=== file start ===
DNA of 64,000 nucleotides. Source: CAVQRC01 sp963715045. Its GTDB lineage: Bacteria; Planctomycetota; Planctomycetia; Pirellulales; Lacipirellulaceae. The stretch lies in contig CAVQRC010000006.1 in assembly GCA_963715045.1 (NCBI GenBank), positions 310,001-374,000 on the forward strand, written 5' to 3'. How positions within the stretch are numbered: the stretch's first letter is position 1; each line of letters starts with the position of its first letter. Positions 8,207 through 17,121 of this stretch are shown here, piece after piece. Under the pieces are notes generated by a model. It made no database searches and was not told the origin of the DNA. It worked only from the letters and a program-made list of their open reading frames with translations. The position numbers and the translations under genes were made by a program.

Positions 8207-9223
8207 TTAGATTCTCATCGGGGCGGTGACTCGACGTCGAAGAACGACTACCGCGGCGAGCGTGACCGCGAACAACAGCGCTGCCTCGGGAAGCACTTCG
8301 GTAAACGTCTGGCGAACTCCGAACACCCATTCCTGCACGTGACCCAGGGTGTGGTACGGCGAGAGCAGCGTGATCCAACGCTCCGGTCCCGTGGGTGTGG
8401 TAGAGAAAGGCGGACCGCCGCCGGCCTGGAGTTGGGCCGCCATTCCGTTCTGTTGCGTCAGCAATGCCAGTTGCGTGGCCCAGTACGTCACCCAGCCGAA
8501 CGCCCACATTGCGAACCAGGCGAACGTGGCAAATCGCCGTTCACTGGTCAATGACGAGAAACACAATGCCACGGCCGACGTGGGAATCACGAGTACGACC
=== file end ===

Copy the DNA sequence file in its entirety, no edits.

DNA of 64,000 nucleotides. Source: CAVQRC01 sp963715045. Its GTDB lineage: Bacteria; Planctomycetota; Planctomycetia; Pirellulales; Lacipirellulaceae. The stretch lies in contig CAVQRC010000006.1 in assembly GCA_963715045.1 (NCBI GenBank), positions 310,001-374,000 on the forward strand, written 5' to 3'. How positions within the stretch are numbered: the stretch's first letter is position 1; each line of letters starts with the position of its first letter. Positions 8,207 through 17,121 of this stretch are shown here, piece after piece. Under the pieces are notes generated by a model. It made no database searches and was not told the origin of the DNA. It worked only from the letters and a program-made list of their open reading frames with translations. The position numbers and the translations under genes were made by a program.

Positions 8207-9223
8207 TTAGATTCTCATCGGGGCGGTGACTCGACGTCGAAGAACGACTACCGCGGCGAGCGTGACCGCGAACAACAGCGCTGCCTCGGGAAGCACTTCG
8301 GTAAACGTCTGGCGAACTCCGAACACCCATTCCTGCACGTGACCCAGGGTGTGGTACGGCGAGAGCAGCGTGATCCAACGCTCCGGTCCCGTGGGTGTGG
8401 TAGAGAAAGGCGGACCGCCGCCGGCCTGGAGTTGGGCCGCCATTCCGTTCTGTTGCGTCAGCAATGCCAGTTGCGTGGCCCAGTACGTCACCCAGCCGAA
8501 CGCCCACATTGCGAACCAGGCGAACGTGGCAAATCGCCGTTCACTGGTCAATGACGAGAAACACAATGCCACGGCCGACGTGGGAATCACGAGTACGACC